In 1953, faced with a catastrophic fall in the price of sugar, representatives of the major sugar producing and consuming nations of the world met in London to agree a mechanism for stabilising the international sugar market. Cuba was heavily dependent on the export of sugar and any change in either the price received for the sugar crop, or the amount that could be sold, had a huge effect on the island’s economy. Despite having failed to diversify its economy into other areas to any great extent, by the 1950s Cuba had two independent markets for its sugar exports, one provided by the United States quota system and the other being the so-called ‘world market’. However, when the political threat of a reduction in the US quota coincided with a heavy fall in the price on the world market, the Cuban sugar industry faced a crisis. The Cuban government, which had come to power in a military coup in March 1952, had more economic problems to solve than just the falling price of sugar. A report for the World Bank had recommended wage cuts, easier dismissal regulations and mechanisation of industry as part of a package to raise productivity and increase profitability by reducing the share of the national income that went to labour. Cuban workers had a long tradition of militant defence of their wages and conditions, and so any attempt to increase productivity – which would have resulted in increased unemployment and lower standards of living for Cuban workers – required an authoritarian regime capable of overcoming resistance from the trade unions. Given the importance of sugar for the economy, any attempt to generally increase profitability could not succeed unless profits from sugar could be maintained, which in turn was dependent upon arresting the fall in world prices. The method chosen to implement the cut in exports, as required by the London Sugar Agreement, was to cut production by shortening the harvesting period. This served the double objective of reducing the amount of sugar on the world market, while reducing the plantation owners’ wage bill because the cane cutters were only paid during the actual harvest. Such an approach, given the militant traditions of the sugar workers, would bring the Batista regime into direct confrontation with the sugar workers and lead to their biggest strike for 20 years.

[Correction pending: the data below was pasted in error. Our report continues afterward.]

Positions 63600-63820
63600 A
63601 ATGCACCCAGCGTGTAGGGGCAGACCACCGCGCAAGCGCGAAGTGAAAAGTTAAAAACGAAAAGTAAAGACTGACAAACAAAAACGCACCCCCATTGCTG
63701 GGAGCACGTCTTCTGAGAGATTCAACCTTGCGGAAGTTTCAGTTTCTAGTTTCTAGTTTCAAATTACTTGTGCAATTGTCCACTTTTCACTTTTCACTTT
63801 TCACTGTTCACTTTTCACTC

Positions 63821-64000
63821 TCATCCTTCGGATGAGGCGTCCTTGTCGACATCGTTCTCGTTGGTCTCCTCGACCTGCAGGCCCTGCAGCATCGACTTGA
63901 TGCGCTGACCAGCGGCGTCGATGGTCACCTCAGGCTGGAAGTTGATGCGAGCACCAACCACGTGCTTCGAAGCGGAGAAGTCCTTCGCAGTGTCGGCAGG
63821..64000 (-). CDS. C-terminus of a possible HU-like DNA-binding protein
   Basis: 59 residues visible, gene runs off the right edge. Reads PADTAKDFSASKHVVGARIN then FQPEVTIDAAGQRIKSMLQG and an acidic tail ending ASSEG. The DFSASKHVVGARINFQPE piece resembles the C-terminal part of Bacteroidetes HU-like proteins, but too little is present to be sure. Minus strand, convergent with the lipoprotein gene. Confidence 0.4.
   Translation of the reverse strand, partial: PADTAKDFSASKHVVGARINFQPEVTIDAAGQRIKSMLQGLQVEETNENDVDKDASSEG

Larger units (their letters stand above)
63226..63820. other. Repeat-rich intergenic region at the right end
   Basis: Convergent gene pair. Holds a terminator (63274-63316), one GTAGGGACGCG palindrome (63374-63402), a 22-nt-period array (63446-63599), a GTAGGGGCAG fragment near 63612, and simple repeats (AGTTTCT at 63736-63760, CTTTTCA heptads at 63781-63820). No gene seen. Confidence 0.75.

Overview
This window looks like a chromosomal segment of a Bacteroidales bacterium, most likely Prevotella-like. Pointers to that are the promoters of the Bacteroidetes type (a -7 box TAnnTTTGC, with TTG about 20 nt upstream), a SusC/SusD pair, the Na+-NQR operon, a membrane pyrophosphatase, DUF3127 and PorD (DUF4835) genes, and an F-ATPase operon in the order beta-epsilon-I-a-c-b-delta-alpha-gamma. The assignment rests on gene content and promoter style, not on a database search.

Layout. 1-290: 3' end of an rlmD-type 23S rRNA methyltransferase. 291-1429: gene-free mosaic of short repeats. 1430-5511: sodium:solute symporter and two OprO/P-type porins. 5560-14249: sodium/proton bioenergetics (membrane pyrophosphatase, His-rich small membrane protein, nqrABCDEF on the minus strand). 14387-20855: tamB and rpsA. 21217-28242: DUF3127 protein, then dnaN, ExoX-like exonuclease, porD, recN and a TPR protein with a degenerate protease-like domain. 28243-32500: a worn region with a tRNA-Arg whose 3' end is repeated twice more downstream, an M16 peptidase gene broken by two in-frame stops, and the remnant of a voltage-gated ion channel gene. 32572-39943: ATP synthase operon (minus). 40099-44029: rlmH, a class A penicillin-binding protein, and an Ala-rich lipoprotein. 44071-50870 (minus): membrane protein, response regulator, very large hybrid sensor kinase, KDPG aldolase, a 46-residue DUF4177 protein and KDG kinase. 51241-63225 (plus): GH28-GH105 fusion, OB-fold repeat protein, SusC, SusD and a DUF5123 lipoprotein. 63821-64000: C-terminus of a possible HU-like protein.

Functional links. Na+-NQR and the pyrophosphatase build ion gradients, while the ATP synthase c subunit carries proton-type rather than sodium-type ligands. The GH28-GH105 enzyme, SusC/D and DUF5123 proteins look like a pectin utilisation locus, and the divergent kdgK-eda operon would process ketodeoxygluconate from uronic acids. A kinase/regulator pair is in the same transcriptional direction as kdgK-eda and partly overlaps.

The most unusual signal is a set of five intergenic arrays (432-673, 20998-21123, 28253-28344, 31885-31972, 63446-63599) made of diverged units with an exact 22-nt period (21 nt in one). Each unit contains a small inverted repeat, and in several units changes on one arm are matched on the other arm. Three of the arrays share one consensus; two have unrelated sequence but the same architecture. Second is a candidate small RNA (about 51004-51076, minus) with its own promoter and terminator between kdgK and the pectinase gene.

As both the London Sugar Agreement and the sugar workers’ strike of 1955 are largely ignored in modern historiography, this paper traces the course of events and argues that, in an economy dominated by an industry that was so dependent on international market conditions, the contradiction between the needs of capital and labour would give the Cuban workers good reason to support the revolution in 1959. Starting from a discussion of the detailed relationship between sugar price fluctuations and the crisis in the Cuban economy, it can be seen how this led to participation in the London Sugar Agreement. The fact that this in turn brought the government and employers into conflict with the sugar workers requires an explanation of Cuban working-class politics and traditions of struggle. Before recounting the details of the 1955 strike, the paper continues with an analysis of the US sugar-quota system and an explanation of the manner in which American domestic politics exacerbated the already grave problems of the Cuban sugar industry. Finally, it argues that the different perceptions of the sugar workers and their employers as to the outcome of the strike led to increased working-class support for the revolutionary forces at the same time as many capitalist interests became disillusioned with the dictatorship.